Nandini Or Nandhini – Similar Or Not?


Karnataka Cooperative Society, Respondent, started using the trademark ‘NANDINI’ for milk and milk products from the year 1985. The Appellants, Nandhini Deluxe adopted the mark ‘NANDHINI’ in 1989 in respect of their goods. The goods of both the parties fall under same class 29 and 30 an even though the both the parties have been using their trademark for more than 12 years, the Respondent is the prior user. Irrespective of the goods belonging to the same classes in a broad sense, the Appellant’s goods are different from those of the Respondent, the Appellant is dealing with fish, meat, poultry and game, meat extracts, preserved, dried and cooked fruits and vegetables, edible oils and fats, salad dressings, preserves etc and the Respondent is dealing only with milk and milk products. The registration of Appellant’s mark on milk and milk products are refused by the Trademark registry, and the Appellant has to explicitly give an affidavit, deleting the word “milk and milk products” from its description.


Marks Are Not Deceptively Similar

Firstly, the word NANDINI/ NANDHINI is a generic word as it represents the name of Cow in Hindu Mythology. It is not an invented or coined word.

Secondly, it has been held that even though both the words are phonetically similar, the trademark and logo adopted are completely different when seen in totality; further the name and style of business of both parties are different from each other since one deal in milk and milk products, the other deals in various foodstuffs except milk and milk products. The Appellant used the word DELUXE along with Nandhini, followed by the tagline ‘the real spice of life’, and a device of lamp, whereas the Respondent have used simply used the word ‘NANDINI’ below the picture of a cow encompassed in a circle. This pictorial depiction of two trademarks was sufficient to show that there is hardly any similarity between the two marks.

No Absolute Monopoly

Referring to the case of Vishnudas Trading as Vishnudas Kushandas, the Court held that ‘the proprietor of a trade mark cannot enjoy monopoly over the entire class of goods and, particularly, when he is not using the said trademark in respect of certain goods falling under the same class. In this behalf, we may usefully refer to Section 11 of the Act which prohibits the registration of the mark in respect of the similar goods or different goods but the provisions of this Section do not cover the same class of goods’.  The Court also held that since the facts have not satisfied the conditions of Section 11(2) of the Trademark Act, therefore, the Respondent cannot claim protection of well-known mark. Also it was held to the case of ‘concurrent user of trademark’ since no document or evidence was provided by the Respondent to show that they have acquired distinctiveness within four years between Respondent’s first adoption or Appellant’s first adoption.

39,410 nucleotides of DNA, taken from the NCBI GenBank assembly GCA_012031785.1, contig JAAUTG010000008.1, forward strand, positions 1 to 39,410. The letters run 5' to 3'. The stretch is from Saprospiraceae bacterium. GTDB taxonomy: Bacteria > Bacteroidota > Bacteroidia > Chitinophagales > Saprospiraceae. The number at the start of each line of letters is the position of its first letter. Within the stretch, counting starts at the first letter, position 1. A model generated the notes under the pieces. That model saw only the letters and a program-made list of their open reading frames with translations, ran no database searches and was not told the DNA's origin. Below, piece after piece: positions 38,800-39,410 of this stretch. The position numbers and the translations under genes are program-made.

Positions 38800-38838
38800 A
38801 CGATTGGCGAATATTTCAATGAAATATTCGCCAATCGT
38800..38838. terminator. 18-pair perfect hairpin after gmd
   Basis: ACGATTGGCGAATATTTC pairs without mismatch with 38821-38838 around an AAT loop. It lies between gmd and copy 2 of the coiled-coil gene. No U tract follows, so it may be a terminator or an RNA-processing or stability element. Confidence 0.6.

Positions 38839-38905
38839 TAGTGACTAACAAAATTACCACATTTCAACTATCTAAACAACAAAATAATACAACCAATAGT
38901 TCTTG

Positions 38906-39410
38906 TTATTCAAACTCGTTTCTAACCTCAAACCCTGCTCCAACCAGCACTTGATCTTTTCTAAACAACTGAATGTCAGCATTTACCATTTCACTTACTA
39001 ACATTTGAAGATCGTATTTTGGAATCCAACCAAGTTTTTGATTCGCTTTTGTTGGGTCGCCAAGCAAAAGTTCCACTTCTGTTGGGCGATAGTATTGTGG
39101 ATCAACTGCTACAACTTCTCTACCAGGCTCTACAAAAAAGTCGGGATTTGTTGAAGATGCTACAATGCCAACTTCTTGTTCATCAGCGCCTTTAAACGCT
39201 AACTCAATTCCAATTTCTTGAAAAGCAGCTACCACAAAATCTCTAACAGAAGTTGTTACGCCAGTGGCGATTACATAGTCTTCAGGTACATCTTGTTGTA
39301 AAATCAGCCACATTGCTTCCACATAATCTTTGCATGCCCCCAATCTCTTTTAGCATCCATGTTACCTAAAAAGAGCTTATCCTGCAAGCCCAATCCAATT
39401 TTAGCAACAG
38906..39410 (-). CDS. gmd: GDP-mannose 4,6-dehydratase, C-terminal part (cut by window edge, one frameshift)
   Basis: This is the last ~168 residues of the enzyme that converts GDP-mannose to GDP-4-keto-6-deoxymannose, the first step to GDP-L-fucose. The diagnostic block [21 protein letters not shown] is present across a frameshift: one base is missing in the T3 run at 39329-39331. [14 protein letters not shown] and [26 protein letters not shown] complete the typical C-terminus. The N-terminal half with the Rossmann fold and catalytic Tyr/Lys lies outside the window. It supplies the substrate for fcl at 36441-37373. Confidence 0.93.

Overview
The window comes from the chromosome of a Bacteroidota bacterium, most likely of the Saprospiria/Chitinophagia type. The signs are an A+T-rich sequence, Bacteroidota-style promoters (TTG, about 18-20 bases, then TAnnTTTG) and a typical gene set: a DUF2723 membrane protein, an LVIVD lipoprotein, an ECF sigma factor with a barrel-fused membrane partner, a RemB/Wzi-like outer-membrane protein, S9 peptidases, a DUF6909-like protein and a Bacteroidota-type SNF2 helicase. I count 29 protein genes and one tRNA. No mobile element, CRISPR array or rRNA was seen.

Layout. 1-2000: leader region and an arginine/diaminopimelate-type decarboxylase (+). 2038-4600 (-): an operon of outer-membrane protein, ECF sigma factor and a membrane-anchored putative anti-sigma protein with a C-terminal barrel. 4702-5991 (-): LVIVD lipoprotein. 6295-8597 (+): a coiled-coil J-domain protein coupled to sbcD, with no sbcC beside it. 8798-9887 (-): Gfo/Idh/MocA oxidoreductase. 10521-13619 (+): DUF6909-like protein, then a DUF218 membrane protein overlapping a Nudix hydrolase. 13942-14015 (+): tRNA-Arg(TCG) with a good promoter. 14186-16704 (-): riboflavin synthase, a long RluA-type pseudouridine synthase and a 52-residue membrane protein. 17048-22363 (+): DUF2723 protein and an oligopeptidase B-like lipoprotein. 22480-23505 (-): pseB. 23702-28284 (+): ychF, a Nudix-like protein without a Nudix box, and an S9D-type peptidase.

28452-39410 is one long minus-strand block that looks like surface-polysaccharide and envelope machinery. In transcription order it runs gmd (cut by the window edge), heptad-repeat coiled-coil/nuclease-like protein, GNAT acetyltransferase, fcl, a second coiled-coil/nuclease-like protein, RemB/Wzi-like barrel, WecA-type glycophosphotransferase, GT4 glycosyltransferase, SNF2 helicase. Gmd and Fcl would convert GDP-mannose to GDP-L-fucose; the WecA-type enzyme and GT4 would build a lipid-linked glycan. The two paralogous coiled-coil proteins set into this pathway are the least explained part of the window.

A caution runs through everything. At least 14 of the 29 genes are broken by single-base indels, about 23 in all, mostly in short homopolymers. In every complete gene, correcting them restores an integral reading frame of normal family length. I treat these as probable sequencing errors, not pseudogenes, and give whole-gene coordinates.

The Court concluded that both the marks are not capable of causing confusion in minds of public and are not deceptively similar. The registration of Appellant’s mark was allowed subject to the condition of deleting ‘milk and milk products’ from their registration.


Before the Judgment, the use of deceptively similar trademarks in different classes were permissible and almost never disputed, but post- judgment, use of same or deceptively similar trademark in the same class has been permitted, if the marks are visually different from one another. Proprietor of the trademark cannot enjoy monopoly over the entire class of Goods – Supreme Court. This judgment has come as a huge relief to the traders who have been in business of long and have similar trademarks to those of the already existing trademarks, in similar class but different businesses. On the Contrary, the Judgment has also opened the doors of concern such as mere similarity of words is insufficient to reason infringement, registration of a mark in one class in no assurance that similar competing mark cannot be registered in the same class unless well-known, which in itself is hard to prove.


Author: Ms. Vatsala Singh, Litigation Associate at Khurana & Khurana, Advocates and IP Attorneys. In case of any queries please contact/write back to us at


[1] M/s Nandhini Deluxe vs. M/s Karnataka Co-operative Milk 2018 (9) SCALE 202

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